77. DirkH says:

    Michael says:
    November 21, 2011 at 2:33 pm
    “Interesting article but it ignores the portion of the story discussing what is occuring outside of oyster nursery situations:
    “[...] scientists have been measuring alarmingly corrosive water along the Pacific coast.””

    Slightly more neutral water is alarmingly corrosive? You know what this means? It means that English majors don’t get taught chemistry. And you shouldn’t get information about chemistry from English majors even if they write books with “molecules” in the title. Who knows what she thinks a molecule is.

    This is too funny. The warmist propagandists don’t understand their own Orwellian word creations (“acidification” for “getting less alcalic”); then go on to posit complete bullcrap. Make her an IPCC lead author! She works for us!

    She writes:
    “Acidic water sometimes kills oyster larvae outright, so that they fail to survive past the egg stage. ”
    Un-be-lievable! “Acidic water” – and she shows a diagram with pH in the 8 range! She does absolutely not know what she is talking about; she’s a warmist superstar!!!

  78. Greg Holmes says:

    EXCELLENT DISSECTION OF THE REPORT! Many thanks.

  79. malcolm says:

    The weird thing is if you look at the scale for dissolved CO2 on the WWF graph (the only graph in the whole magazine, on page 11), the concentration is projected to FALL from -11 to -22 micromole per Kg. Does anyone have a pointer to the original graph before it got redrawn for the media release, because as it is it seems nonsense to me.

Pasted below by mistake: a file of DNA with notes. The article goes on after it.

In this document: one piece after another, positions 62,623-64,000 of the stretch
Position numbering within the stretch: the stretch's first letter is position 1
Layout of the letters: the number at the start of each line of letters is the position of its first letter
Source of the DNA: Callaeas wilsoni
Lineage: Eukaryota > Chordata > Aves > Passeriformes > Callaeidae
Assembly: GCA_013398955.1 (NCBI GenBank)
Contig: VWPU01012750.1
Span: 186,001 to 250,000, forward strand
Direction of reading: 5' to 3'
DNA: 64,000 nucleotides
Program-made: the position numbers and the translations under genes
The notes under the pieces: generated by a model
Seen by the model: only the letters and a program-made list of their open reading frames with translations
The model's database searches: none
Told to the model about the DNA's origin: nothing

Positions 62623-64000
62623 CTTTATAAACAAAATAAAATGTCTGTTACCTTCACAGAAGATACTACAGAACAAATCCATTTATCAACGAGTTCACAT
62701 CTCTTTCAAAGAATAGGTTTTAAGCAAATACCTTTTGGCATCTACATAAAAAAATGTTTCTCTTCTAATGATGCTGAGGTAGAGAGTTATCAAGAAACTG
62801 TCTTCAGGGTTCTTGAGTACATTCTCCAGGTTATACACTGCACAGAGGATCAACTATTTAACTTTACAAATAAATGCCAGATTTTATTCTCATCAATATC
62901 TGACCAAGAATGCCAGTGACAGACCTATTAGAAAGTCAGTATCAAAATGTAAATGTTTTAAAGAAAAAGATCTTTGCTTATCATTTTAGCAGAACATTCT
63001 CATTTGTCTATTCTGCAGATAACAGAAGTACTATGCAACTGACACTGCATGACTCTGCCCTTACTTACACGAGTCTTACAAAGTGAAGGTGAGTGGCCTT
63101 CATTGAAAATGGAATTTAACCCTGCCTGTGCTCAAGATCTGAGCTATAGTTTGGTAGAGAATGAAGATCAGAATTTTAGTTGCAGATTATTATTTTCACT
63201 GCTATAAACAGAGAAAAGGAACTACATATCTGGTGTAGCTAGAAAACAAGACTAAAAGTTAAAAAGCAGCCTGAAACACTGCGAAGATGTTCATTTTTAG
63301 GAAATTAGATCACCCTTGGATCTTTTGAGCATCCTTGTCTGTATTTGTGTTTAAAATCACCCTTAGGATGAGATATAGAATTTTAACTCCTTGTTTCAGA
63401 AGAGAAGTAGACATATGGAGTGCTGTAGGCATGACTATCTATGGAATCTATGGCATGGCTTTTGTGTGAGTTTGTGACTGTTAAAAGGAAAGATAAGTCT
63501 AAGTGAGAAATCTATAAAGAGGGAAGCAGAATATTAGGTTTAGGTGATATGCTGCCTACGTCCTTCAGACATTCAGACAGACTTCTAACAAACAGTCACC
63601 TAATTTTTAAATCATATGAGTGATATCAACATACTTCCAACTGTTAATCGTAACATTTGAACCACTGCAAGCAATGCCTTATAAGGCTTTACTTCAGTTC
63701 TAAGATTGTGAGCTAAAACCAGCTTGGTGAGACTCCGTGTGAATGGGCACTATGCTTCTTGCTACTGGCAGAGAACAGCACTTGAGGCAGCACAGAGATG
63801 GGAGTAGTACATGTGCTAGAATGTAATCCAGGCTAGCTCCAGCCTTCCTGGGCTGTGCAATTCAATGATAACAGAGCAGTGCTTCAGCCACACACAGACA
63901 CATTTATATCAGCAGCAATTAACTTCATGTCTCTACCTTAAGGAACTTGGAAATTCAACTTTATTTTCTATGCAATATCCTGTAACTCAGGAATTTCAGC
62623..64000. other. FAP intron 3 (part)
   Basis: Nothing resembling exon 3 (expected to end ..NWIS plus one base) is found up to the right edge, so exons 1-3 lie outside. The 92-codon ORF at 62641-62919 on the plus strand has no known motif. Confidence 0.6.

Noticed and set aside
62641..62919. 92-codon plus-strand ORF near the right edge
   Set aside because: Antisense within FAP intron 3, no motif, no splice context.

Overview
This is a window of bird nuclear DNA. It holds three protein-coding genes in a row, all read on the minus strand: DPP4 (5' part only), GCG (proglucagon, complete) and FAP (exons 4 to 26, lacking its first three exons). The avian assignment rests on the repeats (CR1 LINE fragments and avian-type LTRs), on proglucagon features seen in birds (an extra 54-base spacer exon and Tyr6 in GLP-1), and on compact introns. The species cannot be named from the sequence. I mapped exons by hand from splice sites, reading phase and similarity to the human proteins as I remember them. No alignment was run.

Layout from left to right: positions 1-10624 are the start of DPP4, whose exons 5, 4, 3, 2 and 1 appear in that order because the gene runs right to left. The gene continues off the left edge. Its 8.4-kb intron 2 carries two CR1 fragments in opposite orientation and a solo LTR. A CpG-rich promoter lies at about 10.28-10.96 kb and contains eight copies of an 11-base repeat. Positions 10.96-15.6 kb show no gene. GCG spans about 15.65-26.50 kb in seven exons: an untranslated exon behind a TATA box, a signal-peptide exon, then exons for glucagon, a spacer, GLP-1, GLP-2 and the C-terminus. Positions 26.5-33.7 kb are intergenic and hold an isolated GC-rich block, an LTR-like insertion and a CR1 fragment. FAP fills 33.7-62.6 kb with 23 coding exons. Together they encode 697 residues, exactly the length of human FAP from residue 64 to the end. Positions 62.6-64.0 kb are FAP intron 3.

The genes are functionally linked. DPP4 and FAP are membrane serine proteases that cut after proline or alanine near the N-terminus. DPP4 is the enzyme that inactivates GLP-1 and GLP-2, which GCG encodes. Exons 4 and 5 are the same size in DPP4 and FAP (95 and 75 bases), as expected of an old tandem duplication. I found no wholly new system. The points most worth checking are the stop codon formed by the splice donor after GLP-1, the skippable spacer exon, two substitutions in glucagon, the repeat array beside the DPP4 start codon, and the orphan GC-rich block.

I recommend this book about badly done media graphs, from 1959. Still in print, as the situation hasn’t got any better: http://www.amazon.com/How-Lie-Statistics-Darrell-Huff/dp/0393310728/ref=sr_1_1?ie=UTF8&qid=1321958131&sr=8-1

    (I note that page 8 shows a photograph of a power station emiting clouds of greenhouse gas in Westphalia. OK, water vapour IS a greenhouse gas, but I think this was just the consequences of a lazy picture editor not realising what actually comes out of cooling towers.)

  80. tallbloke says:

    Sorry for OT comment, this is very important:

    http://tallbloke.wordpress.com/2011/11/22/breaking-news-foia-2011-has-arrived/

    Downloaded and virus checked – clean

  81. Dave Springer says: